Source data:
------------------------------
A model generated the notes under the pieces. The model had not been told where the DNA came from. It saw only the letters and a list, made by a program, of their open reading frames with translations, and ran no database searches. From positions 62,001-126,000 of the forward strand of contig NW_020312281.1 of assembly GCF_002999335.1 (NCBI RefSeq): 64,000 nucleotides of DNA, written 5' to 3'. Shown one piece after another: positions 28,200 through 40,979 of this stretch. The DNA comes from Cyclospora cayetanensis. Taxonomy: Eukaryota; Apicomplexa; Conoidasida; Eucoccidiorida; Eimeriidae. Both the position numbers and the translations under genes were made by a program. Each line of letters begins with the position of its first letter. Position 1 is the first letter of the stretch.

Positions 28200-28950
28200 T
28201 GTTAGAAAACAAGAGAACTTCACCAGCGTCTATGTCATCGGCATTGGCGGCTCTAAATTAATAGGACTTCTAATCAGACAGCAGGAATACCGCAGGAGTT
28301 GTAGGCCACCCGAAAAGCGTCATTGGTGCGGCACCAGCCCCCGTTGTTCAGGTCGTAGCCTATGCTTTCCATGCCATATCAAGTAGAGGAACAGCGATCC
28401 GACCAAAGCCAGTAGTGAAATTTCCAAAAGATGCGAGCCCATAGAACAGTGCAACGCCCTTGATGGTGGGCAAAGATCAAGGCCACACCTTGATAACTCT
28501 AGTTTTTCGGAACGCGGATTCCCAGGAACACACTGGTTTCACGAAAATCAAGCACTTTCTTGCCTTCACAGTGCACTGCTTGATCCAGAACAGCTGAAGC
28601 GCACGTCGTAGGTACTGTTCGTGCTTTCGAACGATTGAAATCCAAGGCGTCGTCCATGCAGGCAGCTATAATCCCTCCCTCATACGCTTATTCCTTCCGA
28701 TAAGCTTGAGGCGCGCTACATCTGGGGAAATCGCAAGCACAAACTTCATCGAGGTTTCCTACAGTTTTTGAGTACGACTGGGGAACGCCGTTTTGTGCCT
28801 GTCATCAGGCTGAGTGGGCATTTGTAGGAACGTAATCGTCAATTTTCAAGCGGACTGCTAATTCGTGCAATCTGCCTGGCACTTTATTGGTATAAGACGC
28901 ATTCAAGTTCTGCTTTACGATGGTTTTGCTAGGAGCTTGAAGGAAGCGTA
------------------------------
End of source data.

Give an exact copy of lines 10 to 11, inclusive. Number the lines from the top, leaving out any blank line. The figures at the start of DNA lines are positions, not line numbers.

28801 GTCATCAGGCTGAGTGGGCATTTGTAGGAACGTAATCGTCAATTTTCAAGCGGACTGCTAATTCGTGCAATCTGCCTGGCACTTTATTGGTATAAGACGC
28901 ATTCAAGTTCTGCTTTACGATGGTTTTGCTAGGAGCTTGAAGGAAGCGTA